For most pet owners, their pets are not just animals — they’re valued companions and members of the family, providers of unconditional love. When a beloved pet dies, the grief is real. It’s important to mourn the loss of that family member and to acknowledge it in a meaningful way.
The death of a pet requires some decision-making. For example, many families choose the time-honored tradition of burying their pets in the back yard. But for those who don’t have or like the option of a yard burial, a pet cemetery or crematory may be a better choice.
Growing up in a small town, my family always buried our pets in the yard; in fact, my parents created an actual pet cemetery, complete with headstones (made by my dad with concrete and bricks), in a separate area above their garden. Today, though, I have a fairly small yard and some concerns about where water pipes and gas lines are located — digging holes is probably not my best choice. So, we made the decision several years ago to have family pets cremated when they die.
When our dog Gracie died recently, it was important to us that she be treated with care and respect. I called on Deceased Pet Care, a company that specializes in end-of-life services for pets, to handle the cremation. Because it’s a specialized service, we knew that this final act of love for our pet would be carried out in a dignified manner. That assurance was a great comfort to us.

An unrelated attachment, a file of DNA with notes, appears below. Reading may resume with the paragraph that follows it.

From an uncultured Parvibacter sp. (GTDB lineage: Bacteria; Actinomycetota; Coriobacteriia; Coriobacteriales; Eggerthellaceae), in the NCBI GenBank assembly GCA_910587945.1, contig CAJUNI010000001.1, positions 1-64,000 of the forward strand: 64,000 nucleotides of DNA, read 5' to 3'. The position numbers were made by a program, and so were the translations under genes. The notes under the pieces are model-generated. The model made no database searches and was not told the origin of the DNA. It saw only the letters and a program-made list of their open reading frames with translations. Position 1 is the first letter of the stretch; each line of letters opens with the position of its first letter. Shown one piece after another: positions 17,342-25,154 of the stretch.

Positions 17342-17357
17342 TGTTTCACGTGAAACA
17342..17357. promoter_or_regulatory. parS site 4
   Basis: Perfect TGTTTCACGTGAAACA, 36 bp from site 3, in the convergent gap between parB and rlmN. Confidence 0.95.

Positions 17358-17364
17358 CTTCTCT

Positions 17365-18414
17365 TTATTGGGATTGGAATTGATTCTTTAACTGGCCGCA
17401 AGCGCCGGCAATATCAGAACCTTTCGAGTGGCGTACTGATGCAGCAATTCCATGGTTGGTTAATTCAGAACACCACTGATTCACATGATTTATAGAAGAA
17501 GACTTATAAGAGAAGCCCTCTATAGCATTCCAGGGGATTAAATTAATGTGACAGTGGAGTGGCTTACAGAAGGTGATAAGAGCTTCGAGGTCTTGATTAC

It may also be comforting for some owners to honor their pet’s life with a service or celebration. Gina Alexander, a Certified Life-Cycle Celebrant who helps people celebrate important life events through specialized ceremonies and rituals, says she has encountered many people who are struggling with their grief over a pet but haven’t truly acknowledged their loss.
“What we lack in our culture is acknowledgment of the grieving process. But grief, if it goes unacknowledged, often manifests itself in other ways, such as physical pain,” she explains. “I think it’s so important to acknowledge the life of a pet that we stewarded as their human caretakers. They are absolutely family members.”
There are several pet crematories and cemeteries in the metro Atlanta area that offer a variety of products and services similar to those provided by funeral homes when a human family member passes away. From a selection of caskets and urns to funeral services and grief support, you can expect to find the attention to detail and care that you want for your beloved pet and your family.
A quick online search will yield many resources for helping your family handle the loss of a pet. Here are a few:
Deceased Pet Care
Dream Land Pet Memorial Center
Paws, Whiskers & Wags
Gina Alexander, Certified Life-Cycle Celebrant
www.artoflifeceremonies.com (click on the “Pet Memorial” tab)